Using the V-separation criterion allows for testing all possible consequent factorizations within each group of variables. Wherever such a factorization is found, it is desirably exploited to avoid computational inefficiency. A common example of potential consequent factorizations arises when a graph contains a set of independent, identically distributed (i.i.d.) observed variables, possibly with corresponding i.i.d. latent variables. As shown in the diagram of FIG. 6, this is denoted as a plate **600**. If each collective node (comprising all replicate members within a plate), such as the nodes **602** and **604**, is assigned a joint variational posterior distribution Q, testing whether this factorizes with respect to the plate is accomplished by determining whether the members of the collective node share a common child. Thus, the composite x variable factorizes, and hence Q(X_{i}, . . . , X_{N})=Q(X_{i}) . . . Q(X_{N}). However, the composite y variable does not factorize, since the members share a common child S (referred to as the node **606** in FIG. 6) outside of the plate **600**, and hence Q(Y_{1}, . . . , Y_{N})≠Q(Y_{1}) . . . Q(Y_{N}).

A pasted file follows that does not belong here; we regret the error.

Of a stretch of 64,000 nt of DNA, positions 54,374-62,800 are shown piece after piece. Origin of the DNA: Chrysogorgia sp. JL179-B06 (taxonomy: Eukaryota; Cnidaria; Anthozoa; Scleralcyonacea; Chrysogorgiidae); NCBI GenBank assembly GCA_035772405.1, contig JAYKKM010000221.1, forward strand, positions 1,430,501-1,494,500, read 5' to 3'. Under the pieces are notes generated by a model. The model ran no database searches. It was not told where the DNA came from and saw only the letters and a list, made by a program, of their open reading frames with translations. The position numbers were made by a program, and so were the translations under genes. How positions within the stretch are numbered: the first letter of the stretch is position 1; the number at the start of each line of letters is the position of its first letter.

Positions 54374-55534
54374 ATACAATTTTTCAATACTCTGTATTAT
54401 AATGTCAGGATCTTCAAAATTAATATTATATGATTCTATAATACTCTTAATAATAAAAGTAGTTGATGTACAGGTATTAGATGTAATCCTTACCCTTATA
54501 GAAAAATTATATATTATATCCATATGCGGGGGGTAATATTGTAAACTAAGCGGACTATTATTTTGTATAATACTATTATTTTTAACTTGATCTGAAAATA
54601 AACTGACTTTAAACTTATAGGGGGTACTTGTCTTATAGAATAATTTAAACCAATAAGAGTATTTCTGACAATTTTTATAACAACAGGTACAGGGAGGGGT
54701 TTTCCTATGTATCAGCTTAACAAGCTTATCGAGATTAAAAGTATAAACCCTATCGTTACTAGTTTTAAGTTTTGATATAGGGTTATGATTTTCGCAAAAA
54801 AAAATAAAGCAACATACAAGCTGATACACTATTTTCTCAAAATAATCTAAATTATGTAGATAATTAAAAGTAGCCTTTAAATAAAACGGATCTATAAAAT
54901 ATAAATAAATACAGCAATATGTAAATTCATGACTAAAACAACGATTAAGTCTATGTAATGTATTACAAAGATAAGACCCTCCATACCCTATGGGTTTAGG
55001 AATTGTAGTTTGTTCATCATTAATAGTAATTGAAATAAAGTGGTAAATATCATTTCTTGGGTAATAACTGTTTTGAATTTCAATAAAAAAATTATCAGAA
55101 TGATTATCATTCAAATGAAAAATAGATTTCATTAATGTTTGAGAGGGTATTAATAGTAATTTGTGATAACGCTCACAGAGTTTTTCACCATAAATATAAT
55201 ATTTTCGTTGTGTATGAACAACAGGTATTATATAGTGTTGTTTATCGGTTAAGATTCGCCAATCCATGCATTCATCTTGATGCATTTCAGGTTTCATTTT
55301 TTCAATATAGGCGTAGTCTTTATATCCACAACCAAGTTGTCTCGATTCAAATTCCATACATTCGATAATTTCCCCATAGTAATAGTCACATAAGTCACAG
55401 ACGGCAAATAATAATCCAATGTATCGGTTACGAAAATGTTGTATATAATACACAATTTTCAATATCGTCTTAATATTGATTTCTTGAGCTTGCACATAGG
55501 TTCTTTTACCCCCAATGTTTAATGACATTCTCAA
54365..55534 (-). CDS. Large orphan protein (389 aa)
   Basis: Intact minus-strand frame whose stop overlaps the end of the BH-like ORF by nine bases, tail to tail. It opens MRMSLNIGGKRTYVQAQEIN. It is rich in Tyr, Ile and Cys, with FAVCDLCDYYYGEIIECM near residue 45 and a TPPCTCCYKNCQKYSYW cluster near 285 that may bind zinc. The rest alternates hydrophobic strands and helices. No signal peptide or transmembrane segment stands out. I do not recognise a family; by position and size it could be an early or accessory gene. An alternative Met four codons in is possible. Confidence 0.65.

In at least some embodiments of the invention, some subset of the nodes are clamped to observed variables. These are handled as follows. There is no term in the Q distribution corresponding to clamped nodes, since they are not stochastic variables. When the update equations for a factor in the Q distribution requires an expectation of some function of an observed variable, that expectation is simply replaced with the same function for the observed variable.

As described in a preceding section of the detailed description, it is noted that the method described in conjunction with FIG. 7 is tractable for models based on conjugate distributions. Such models include models that are based on a type of conjugate distributions known within the art as linear-Gaussian distributions. In this section of the detailed description, specific description is provided as to variational inference for models that are based on linear-Gaussian distributions.